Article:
By Amy Zimmer
DNAinfo News Editor
UPPER EAST SIDE — They have thousands of followers on Twitter and a legion of devoted bloggers tracking their every move. But the appeal of food trucks apparently doesn't extend to the Upper East Side, where residents and food truck owners alike claim they aren't welcome.
One taco truck was exiled from the neighborhood after a month-long ticketing blitz, culminating in an arrest and confiscation of the truck.
Alberto Loera, 27, whose mother Patricia Monroy owns Paty's Tacos truck, spent two and a half years serving up cemitas, tortas and tacos de lengua on the truck at Lexington Avenue between East 86th and 87th streets before he was hauled out of his truck by police on Nov. 30.
"They say the community doesn't like us. It's not the community. The community calls us every day, asking 'Where are you? Why aren't you down here?'," said Loera, who re-opened the truck last week in a new daytime spot in Morningside Heights. They operate at night in Union Square.
City Councilwoman Jessica Lappin had singled out the taco truck when discussing her new legislation, which seeks to revoke food trucks' licenses after three parking violations. Some Upper East Siders said they resent food trucks for ignoring rules against feeding the meters and remaining too long in one parking space. Locals pointed to printed menus that Paty's gave out which listed its hours and address, far beyond allowable meter regulations, they said.
"They are lawless," Community Board 8 member Teri Slater said of food trucks. She called 311 to complain last week about a different vendor, Eddie's Pizza Truck, which was parked in front of a Gristedes on Third Avenue between 77th and 78th Streets. It's illegal to keep feeding the meter, "which they do with impunity."
"They compete with the local brick-and-mortar stores, which are struggling, and they don't pay the same taxes," Slater continued. She emphasized that she was all for entrepreneurship, but Slater said she would rather see the truck owners take over empty storefronts.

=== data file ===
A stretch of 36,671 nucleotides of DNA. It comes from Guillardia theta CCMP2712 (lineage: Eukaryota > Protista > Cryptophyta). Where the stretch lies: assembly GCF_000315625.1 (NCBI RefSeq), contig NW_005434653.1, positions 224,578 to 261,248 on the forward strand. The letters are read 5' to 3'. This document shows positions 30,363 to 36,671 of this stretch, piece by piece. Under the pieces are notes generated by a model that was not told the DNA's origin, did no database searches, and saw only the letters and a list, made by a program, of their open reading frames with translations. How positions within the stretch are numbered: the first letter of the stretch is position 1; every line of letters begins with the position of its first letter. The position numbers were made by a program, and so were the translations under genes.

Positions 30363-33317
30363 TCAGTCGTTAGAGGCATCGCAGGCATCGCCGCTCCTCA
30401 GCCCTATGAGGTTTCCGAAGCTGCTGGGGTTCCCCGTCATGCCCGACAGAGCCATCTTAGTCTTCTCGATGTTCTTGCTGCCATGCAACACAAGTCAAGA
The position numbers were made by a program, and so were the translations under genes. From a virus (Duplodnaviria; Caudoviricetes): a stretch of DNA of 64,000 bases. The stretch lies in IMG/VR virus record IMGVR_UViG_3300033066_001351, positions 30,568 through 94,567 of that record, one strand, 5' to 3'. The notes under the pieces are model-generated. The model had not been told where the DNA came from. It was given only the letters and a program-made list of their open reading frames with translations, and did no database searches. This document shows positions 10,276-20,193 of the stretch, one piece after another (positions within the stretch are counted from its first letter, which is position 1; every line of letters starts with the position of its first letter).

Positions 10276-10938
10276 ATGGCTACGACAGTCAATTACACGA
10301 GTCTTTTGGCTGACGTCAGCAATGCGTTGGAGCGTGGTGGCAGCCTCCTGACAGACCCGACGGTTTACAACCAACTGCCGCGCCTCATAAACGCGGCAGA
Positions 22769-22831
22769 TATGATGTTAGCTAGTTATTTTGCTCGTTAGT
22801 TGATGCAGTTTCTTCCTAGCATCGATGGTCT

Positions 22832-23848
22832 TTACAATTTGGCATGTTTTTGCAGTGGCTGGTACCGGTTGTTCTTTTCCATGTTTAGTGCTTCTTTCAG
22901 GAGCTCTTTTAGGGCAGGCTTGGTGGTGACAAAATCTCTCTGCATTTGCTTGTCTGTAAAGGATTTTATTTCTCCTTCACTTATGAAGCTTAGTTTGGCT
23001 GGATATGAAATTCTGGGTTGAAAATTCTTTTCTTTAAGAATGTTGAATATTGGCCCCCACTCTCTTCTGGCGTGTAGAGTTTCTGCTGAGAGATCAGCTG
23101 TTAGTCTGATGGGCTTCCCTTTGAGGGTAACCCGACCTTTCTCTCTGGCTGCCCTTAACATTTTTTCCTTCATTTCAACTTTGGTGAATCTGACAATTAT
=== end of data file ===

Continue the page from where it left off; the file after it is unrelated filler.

Loera denied his truck remained in one place for too long, saying that it moves spots every hour or so to comply with the rules.
On the day of his arrest, police first gave Loera a summons for operating a vehicle in a restricted area.
"They said, 'Are you going to move or what?'," Loera recounted. "I said, 'I don't make that decision. My mother does. She's the owner.' But my mother doesn't speak English."
Loera said his mother always drove the truck and had to move it because he doesn't have a drivers' license. "I don't know what happened next. Out of nowhere they came and said, 'everyone out of the truck.'"
Police confirmed that they arrested Loera after he refused to move the truck. They charged him with resisting arrest, disorderly conduct and obstructing government administration.
Debbie Jones, who launched Eddie's Pizza Truck six months ago — and has had multiple complaints lodged against her since then — said NYPD enforcement of trucks and alleged parking violations varied across the city.
"People complain about trucks all the time. But it's most followed up on in the Upper East Side," she said. "There's always one person that complains. For every one person complaining there are 100 others who like you."
But some food truck fans say the Upper East Side's loss is the Upper West Side's gain.
After Loera and his family retrieved their truck from a tow pound and found it had been stripped of almost everything except the refrigerator — the food, blender, cutting boards and $2,300 generator — they took out a $5,000 loan from a relative and found a spot last Thursday in front of Barnard, on Broadway and 118th Street.
They won over a repeat customer on the Upper West Side the following day.
"I'm very picky," said Pedro Velez, 44. "I like this food."
A Columbia administrator, who declined to give his name, also said he was pleased to see another truck in a corridor that hosts a dosa truck and a Korean-Mexican one. "We're having a food truck revival," he said. "I love trucks."
Loera would like to return to the Upper East Side eventually. "This is not the end," he said. "I wish I could go back."